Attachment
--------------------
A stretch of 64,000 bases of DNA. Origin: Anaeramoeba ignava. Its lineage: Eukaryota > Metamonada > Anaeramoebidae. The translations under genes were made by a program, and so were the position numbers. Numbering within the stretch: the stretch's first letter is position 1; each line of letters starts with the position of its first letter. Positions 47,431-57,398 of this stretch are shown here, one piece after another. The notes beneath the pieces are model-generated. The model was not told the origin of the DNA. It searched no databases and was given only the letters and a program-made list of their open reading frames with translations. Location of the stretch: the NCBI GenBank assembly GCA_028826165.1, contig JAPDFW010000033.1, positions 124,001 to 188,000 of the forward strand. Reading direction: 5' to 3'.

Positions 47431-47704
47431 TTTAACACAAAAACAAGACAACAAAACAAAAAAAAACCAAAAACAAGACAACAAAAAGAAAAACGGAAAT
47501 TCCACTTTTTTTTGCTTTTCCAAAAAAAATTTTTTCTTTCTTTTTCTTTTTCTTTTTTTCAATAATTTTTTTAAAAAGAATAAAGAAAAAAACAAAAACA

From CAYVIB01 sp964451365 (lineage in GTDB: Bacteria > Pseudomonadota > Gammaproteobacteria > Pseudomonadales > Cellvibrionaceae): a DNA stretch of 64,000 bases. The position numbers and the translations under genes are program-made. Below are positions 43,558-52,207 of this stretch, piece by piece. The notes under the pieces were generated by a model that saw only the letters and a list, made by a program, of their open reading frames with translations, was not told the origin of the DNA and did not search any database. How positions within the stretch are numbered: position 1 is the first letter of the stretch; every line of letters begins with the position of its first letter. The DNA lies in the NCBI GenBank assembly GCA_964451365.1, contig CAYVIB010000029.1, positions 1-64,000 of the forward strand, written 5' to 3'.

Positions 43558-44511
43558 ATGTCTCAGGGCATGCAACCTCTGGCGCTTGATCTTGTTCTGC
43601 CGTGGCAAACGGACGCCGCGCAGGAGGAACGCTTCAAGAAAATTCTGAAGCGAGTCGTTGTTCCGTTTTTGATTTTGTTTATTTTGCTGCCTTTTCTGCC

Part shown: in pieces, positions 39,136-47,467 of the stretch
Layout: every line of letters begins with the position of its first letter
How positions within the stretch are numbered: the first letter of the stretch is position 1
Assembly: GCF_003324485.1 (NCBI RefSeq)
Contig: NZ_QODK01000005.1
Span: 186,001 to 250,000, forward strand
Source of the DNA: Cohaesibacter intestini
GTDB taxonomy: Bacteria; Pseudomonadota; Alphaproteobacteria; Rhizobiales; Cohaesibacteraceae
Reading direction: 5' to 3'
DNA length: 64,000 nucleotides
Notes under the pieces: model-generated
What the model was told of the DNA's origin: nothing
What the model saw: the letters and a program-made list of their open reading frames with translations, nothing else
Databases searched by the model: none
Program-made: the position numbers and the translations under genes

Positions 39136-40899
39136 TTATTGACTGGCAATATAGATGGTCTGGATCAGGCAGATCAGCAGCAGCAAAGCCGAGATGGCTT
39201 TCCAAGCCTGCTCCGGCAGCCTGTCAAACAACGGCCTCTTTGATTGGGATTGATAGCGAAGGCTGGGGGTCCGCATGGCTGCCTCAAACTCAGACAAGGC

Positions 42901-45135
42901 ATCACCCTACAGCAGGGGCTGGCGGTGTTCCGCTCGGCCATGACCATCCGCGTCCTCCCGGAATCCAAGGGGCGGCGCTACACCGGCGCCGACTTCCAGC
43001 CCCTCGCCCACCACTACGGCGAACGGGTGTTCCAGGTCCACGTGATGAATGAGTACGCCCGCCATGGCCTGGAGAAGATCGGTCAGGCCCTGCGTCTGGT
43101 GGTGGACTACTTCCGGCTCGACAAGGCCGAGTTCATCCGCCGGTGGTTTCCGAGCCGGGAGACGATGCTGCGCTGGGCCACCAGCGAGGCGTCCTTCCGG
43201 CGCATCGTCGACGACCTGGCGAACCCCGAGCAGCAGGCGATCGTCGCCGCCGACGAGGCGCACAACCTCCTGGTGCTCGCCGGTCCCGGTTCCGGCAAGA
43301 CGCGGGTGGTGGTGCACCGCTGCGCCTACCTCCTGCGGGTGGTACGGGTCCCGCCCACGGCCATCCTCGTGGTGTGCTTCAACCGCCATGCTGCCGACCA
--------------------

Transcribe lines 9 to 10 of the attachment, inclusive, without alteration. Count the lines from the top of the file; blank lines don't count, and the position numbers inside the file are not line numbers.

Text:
Part shown: in pieces, positions 39,136-47,467 of the stretch
Layout: every line of letters begins with the position of its first letter